Switching to gonadotropins increased the odds of live births for women with normogonadotropic anovulation with little success for continuing with clomifene citrate, based on data from 666 women.
Women who have not become pregnant after six cycles of clomifene are often defined as having failed the treatment, but the effectiveness of continuing clomifene citrate or switching to gonadotropins had not been addressed in randomized trials, wrote Nienke S. Weiss, MD, of VU University Medical Center, Amsterdam, and her colleagues.
In a study published online in the, the researchers randomized 166 women to gonadotropins and intrauterine insemination, 165 to gonadotropins and intercourse, 163 to clomifene citrate and intrauterine insemination, and 172 to clomifene citrate and intercourse. The study population included women aged 18 years and older who had not become pregnant after six cycles of clomifene citrate. The clomifene citrate was given as oral doses of 50-150 mg daily, and gonadotropin was given subcutaneously at a starting dose of 50 IU or 75 IU daily.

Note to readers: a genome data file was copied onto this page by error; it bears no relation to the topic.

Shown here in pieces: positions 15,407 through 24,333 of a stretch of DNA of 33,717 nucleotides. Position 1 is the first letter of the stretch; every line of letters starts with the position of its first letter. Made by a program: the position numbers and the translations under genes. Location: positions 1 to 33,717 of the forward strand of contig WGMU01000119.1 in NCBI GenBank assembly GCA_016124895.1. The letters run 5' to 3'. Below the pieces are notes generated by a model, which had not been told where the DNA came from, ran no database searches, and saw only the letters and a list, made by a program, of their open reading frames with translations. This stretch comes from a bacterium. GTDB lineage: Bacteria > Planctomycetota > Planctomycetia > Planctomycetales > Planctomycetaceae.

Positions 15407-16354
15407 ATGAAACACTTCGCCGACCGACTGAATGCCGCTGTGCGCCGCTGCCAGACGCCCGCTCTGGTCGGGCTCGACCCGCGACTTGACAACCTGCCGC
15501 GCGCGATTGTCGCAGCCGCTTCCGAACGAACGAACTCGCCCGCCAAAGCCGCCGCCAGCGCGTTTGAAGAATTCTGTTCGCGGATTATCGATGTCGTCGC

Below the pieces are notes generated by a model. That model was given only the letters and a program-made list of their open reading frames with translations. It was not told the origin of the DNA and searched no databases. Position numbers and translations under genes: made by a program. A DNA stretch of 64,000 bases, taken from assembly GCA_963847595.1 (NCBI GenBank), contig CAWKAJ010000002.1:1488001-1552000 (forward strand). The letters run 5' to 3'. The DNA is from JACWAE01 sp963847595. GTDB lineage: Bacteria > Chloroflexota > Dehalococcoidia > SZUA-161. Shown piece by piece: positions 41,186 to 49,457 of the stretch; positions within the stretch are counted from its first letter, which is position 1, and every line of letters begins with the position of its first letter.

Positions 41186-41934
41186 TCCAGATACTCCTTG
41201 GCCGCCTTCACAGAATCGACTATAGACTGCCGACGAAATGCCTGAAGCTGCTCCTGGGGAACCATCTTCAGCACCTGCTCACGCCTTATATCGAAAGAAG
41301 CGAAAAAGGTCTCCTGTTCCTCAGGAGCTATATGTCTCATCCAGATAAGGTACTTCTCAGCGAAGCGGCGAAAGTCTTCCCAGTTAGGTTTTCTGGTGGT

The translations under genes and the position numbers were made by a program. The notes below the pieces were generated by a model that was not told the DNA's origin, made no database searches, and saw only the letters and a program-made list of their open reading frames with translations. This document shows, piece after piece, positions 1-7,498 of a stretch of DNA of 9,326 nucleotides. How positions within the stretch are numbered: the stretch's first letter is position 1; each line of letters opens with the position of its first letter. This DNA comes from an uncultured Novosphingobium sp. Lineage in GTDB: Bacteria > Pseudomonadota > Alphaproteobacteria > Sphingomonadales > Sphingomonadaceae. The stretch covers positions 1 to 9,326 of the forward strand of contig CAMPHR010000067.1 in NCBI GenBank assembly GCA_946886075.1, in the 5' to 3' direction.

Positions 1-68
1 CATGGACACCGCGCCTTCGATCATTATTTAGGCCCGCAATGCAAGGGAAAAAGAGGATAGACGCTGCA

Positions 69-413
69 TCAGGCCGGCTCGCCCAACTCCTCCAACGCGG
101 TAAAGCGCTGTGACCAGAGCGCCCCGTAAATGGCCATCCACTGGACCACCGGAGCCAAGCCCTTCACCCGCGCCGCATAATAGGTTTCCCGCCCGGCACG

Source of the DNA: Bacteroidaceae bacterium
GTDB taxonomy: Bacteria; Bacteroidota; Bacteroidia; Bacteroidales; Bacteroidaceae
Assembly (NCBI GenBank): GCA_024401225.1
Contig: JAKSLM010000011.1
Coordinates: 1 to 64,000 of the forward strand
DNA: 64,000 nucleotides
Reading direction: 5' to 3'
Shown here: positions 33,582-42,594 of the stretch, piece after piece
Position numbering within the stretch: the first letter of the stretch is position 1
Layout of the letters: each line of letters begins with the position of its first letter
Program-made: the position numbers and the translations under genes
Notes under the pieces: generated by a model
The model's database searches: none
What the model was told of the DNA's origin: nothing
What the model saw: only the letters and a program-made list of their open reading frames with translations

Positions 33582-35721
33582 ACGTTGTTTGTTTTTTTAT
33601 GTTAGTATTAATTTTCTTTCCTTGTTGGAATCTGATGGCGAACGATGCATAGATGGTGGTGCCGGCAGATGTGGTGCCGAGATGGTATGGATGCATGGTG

Overall, live births were significantly more likely for women given gonadotropins, compared with those given clomifene citrate (52% of 327 women vs. 41% of 334 women, respectively; P = .0124). Rates of multiple pregnancies were similar and relatively low among the treatment groups.
Intrauterine insemination had no significant impact on live birth rates, compared with intercourse (49% vs. 43%, respectively; P = .1152).
A total of three adverse events were reported including one stillbirth and one case of congenital abnormality in the clomifene group and one delivery at 20 weeks’ gestational age caused by cervical insufficiency in the gonadotropin group. More miscarriages were reported in the gonadotropin group than in the clomifene group, but the study was not powered to address this difference, which should be addressed in future studies, the researchers said.
The findings were limited by each center’s use of its own ovulation induction protocols, the researchers noted. “Our results can be used by couples treated with first-line ovulatory drugs who weigh the pros and cons of switching to gonadotropins and addition of intrauterine insemination,” they said.
The study was supported by the Netherlands Organization for Health Research and Development.
SOURCE: Weiss N et al. Lancet. 2017 Dec 19. .